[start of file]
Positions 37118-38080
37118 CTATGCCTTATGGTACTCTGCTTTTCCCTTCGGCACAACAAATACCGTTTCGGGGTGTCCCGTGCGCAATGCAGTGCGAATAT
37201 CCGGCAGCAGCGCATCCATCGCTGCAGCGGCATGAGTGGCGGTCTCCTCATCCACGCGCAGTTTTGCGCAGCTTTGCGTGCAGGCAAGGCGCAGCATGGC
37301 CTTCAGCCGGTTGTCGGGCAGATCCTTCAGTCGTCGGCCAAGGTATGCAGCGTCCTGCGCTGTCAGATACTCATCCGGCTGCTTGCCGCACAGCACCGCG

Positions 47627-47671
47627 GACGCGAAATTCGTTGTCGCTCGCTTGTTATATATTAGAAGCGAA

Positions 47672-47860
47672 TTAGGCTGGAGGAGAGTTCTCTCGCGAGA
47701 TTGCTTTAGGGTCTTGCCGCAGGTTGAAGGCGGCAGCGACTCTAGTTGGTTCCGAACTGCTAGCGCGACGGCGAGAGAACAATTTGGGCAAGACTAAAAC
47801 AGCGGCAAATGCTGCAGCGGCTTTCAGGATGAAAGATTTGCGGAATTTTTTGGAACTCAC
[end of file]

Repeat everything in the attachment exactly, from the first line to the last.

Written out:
Positions 37118-38080
37118 CTATGCCTTATGGTACTCTGCTTTTCCCTTCGGCACAACAAATACCGTTTCGGGGTGTCCCGTGCGCAATGCAGTGCGAATAT
37201 CCGGCAGCAGCGCATCCATCGCTGCAGCGGCATGAGTGGCGGTCTCCTCATCCACGCGCAGTTTTGCGCAGCTTTGCGTGCAGGCAAGGCGCAGCATGGC
37301 CTTCAGCCGGTTGTCGGGCAGATCCTTCAGTCGTCGGCCAAGGTATGCAGCGTCCTGCGCTGTCAGATACTCATCCGGCTGCTTGCCGCACAGCACCGCG

Positions 47627-47671
47627 GACGCGAAATTCGTTGTCGCTCGCTTGTTATATATTAGAAGCGAA

Positions 47672-47860
47672 TTAGGCTGGAGGAGAGTTCTCTCGCGAGA
47701 TTGCTTTAGGGTCTTGCCGCAGGTTGAAGGCGGCAGCGACTCTAGTTGGTTCCGAACTGCTAGCGCGACGGCGAGAGAACAATTTGGGCAAGACTAAAAC
47801 AGCGGCAAATGCTGCAGCGGCTTTCAGGATGAAAGATTTGCGGAATTTTTTGGAACTCAC